European museums face a second wave of COVID-19 pandemic challenges
With the second wave of COVID-19 cases surging in Europe, cultural institutions across Europe are once again facing a crisis.
British Prime Minister Boris Johnson held a press conference on October 31, confirmed that from November 5, the United Kingdom will be the second full lockdown until December 2. This means that in addition to supermarkets selling daily necessities, non-essential facilities and institutions, including museums, art institutes, and galleries, will be closed.
The news for the UK museums which opened just back in the summer was a great blow. Especially for the important exhibitions such as the Royal College of Art "Tracey Emin／Edvard Munch：The Loneliness of the Soul" of the soul and the Tate Britain museum "Lynette Yiadom-Boakye" have been affected by different degree.
It was also Austria that decided on a second "lockdown." On October 31, Austrian Chancellor Sebastian Kurz announced a second "lockdown." From midnight on November 3, a nationwide lockdown will be imposed from 8 p.m. to 6 a.m. - barring citizens from going out in principle if not necessary. According to the new regulations, all kinds of leisure places, including theatres, cinemas, and museums, will be closed for a month.
As early as October 28, French President Emmanuel Macron announced that the country would reinstate the lockdown of public places in response to the rapid rebound of COVID-19, which will also lead to the closure of some important cultural institutions.
In order to curb the spread of COVID-19 in France, all establishments capable of entertaining the public, including restaurants, shopping malls, cinemas, museums were suspended on October 30. In addition, all non-essential travel is prohibited. Proofs of travel are required for work, medical treatment, purchase of daily necessities, and other reasons. Private parties and public gatherings are prohibited.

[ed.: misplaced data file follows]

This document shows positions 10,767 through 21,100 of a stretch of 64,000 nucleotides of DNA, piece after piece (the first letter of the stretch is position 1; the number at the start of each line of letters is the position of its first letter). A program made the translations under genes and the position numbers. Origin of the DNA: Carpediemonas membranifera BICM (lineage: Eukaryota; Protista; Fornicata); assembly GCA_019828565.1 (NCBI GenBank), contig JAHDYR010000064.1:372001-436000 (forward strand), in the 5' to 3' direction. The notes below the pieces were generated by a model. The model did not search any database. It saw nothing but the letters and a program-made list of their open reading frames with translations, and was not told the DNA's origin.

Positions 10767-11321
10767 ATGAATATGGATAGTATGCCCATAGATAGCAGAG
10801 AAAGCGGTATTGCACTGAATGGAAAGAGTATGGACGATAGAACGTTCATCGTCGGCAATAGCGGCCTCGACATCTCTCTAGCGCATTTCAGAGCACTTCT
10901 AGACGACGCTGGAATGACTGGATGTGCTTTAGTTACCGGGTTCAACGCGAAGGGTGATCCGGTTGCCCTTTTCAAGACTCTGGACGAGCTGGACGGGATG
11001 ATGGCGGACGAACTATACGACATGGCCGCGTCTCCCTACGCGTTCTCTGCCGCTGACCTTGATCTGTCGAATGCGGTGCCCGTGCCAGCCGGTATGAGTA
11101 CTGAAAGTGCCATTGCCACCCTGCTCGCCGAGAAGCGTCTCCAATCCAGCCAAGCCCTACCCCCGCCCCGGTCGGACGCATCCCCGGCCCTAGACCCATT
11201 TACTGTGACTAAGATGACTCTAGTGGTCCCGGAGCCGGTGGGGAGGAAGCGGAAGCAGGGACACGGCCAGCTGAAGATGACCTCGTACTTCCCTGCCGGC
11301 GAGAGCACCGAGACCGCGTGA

The lockdown will continue at least until December 1, the local report said. The Louvre and the Musee d'Orsay have also announced via Twitter that they will remain closed until further notice.
Germany has also imposed a strict ban – from November 2, bars, theatres, cinemas, gyms, and other places will be closed, restaurants will keep only takeaway services, public places are banned for gatherings of more than two families and 10 people, and professional sports events can be held without an audience.
The lockdown will last for a month, according to local media reports.
It is understood that the lockdown plan does not explicitly mention museums and that commercial galleries classified as the retail industry will be allowed to remain open under restrictions on the number of visitors.
In addition, German states are required to abide by the country's rules and are given some latitude. Some states, such as Baden-Wurttemberg, have chosen to close local museums. Other states, fearing a financial crisis from a second lockdown, have yet to announce closures of cultural institutions such as museums.
"If museums are affected by a new closure, then this would be a serious blow which would have to be compensated for," the German Museums Association said in a statement.
This follows two studies by UNESCO and the International Association of Museums, which noted that the COVID-19 pandemic has hard hit museums worldwide. During the pandemic, 85,000 museums, or nearly 90 percent of the world's total, were closed. Nearly 13 percent of the world's museums may close for good.
The re-lockdown is set to deal another blow to Europe's museum industry. To that end, the Network of European Museums Organizations issued a statement urging policymakers not to abruptly close museums, on the basis that museums are more important than ever during the pandemic, and that Europe's museums organizations have done a better preventing job over the past few months.
According to the statement, no museums had been designated as outbreak sites as of the end of October. Most museums have adopted timed admission and social distance measures to ensure the safety of visitors and staff. The Network of European Museums Organizations believes that museums should remain open to help people maintain a strong will during the pandemic.